6 Ibahrine Television

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6 Ibahrine Television

  1. 1. 6. TELEVISION: THE MOST INFLUENTIAL MEDIUM 6 Dr. Mohammed Ibahrine AL AKHAWAYN UNIVERSITY in IFRANE SCHOOL OF HUMANITIES AND SOCIAL SCIENCES COMMUNICATIONS STUDIES PROGRAM
  2. 2. Developing a Concise Definition <ul><li>Developing a Concise Definition </li></ul><ul><ul><ul><ul><ul><li>“ Mass communication is a process in which professional communicators design and use media to disseminate messages widely, rapidly, and continuously in order to arouse intended meanings in large, diverse, and selectively attending audiences in attempts to influence them in a variety of ways” </li></ul></ul></ul></ul></ul>06/08/09
  3. 3. Structure of the Lecture <ul><ul><ul><li>1. The BIRTH OF TELEVISION </li></ul></ul></ul><ul><ul><ul><ul><li>1.1 DEVELOPING AN ELECTRONIC SYSTEM </li></ul></ul></ul></ul><ul><ul><ul><ul><li>1.2 EARLY BROADCASTS </li></ul></ul></ul></ul><ul><ul><ul><li>2. THE PERIOD OF RADIO ADOPTION </li></ul></ul></ul><ul><ul><ul><ul><li>2.1 THE BIG FREEZE </li></ul></ul></ul></ul><ul><ul><ul><ul><li>2.2 BECOMING A NATION TELEVISION VIEWERS </li></ul></ul></ul></ul><ul><ul><ul><ul><li>2.3 THE COMING OF COLOR </li></ul></ul></ul></ul><ul><ul><ul><ul><li>2.4 TELEVISION’S GOLDEN AGE </li></ul></ul></ul></ul>06/08/09
  4. 4. Introduction <ul><li>Television is a medium of enormous importance </li></ul><ul><li>Although radio still has larger audiences and greater reach worldwide, </li></ul><ul><li>No one doubts the preeminent role of television as a mass medium </li></ul>06/08/09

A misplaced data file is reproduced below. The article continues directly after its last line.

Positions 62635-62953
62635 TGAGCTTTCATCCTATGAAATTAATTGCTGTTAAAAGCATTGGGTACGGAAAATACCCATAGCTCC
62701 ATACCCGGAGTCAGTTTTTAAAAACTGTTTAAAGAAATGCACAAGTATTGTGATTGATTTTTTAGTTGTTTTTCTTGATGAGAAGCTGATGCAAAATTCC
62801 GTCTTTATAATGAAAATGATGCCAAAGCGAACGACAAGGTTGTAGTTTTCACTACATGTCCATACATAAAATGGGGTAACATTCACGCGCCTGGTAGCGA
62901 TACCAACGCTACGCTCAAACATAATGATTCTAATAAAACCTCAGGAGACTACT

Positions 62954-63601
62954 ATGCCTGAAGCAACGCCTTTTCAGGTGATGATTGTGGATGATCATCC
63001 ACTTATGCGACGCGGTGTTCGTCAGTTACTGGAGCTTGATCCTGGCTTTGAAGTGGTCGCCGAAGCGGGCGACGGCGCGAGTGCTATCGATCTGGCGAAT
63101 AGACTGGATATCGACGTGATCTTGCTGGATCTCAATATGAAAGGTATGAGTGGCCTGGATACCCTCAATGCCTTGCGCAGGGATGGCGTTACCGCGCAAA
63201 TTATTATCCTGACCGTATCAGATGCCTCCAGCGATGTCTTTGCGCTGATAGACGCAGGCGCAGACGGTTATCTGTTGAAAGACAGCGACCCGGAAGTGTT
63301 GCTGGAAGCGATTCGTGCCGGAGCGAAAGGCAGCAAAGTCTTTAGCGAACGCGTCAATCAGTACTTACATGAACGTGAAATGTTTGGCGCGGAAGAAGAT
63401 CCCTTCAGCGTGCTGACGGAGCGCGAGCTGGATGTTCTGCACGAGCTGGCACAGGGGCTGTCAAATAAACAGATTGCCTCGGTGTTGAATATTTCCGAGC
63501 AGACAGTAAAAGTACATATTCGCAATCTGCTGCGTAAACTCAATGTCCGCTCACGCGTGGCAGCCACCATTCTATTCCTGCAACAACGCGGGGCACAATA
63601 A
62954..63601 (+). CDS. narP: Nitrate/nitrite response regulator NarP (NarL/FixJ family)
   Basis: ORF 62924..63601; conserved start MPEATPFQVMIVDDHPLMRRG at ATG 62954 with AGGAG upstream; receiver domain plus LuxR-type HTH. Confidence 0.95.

5. 5. Introduction <ul><li>It is a major force in the media economy as a connection between audiences and advertisers as well as a system of content </li></ul><ul><li>Technology has always played a critical role in television’s development and its ability to challenge </li></ul><ul><li>In any consideration of television, technology is vitally important </li></ul><ul><li>“ Television industries” </li></ul>06/08/09
  6. 6. 1. THE BIRTH OF TELEVISION <ul><li>The history of television goes back a lot further than many people might suppose </li></ul><ul><li>In 1884, a German experimenter, Paul Nipkow, developed a rotating disk with small holes arranged in a spiral pattern that had unusual properties </li></ul><ul><li>The Nipkow disk became the central technology for further experimentation on the transmission of images, both by wire and later by radio waves </li></ul>06/08/09
  7. 7. 1. THE BIRTH OF TELEVISION <ul><li>Early experiments on sending pictures by radio began in several countries just after World War I </li></ul><ul><li>The earliest attempts made use of a revolving &quot;Nipkow disk;' a mechanical system that created a scanning effect when used with a beam of light </li></ul><ul><li>It was not until electronic scanning was developed that television became practical </li></ul>06/08/09
  8. 8. 1. THE BIRTH OF TELEVISION <ul><li>The most remarkable of the inventors is Philo T. Farnsworth </li></ul><ul><li>As a child he had started reading about electricity </li></ul><ul><li>The first patent for an electronic television system was awarded to Philo T. Farnsworth, an obscure inventor who had worked out the basic design while still a high school student </li></ul><ul><li>With minimal funding he built a working model in a small apartment in Los Angeles </li></ul><ul><li>Vladimir Zworykin, of Westinghouse laboratories, also invented an electronic system </li></ul><ul><li>Court battles resulted but Farnsworth won his case and received a cash settlement </li></ul>06/08/09
  9. 9. 1. THE BIRTH OF TELEVISION <ul><li>By 1932, a transmitter was installed in the Empire State Building in New York City </li></ul><ul><li>Regular transmissions began on a limited basis in 1936,with two broadcasts per week </li></ul><ul><li>A few hundred amateur enthusiasts who had built or purchased sets could receive the signals in the New York area </li></ul><ul><li>By early 1941, the medium was set to take off </li></ul>06/08/09
  10. 10. 1. THE BIRTH OF TELEVISION <ul><li>By 1940, television was capable of becoming a mass medium for home use </li></ul><ul><li>However, when World War II began in 1941, the need for war production temporarily halted the development of the new medium </li></ul><ul><li>The period of rapid adoption of home receivers began just after the war </li></ul>06/08/09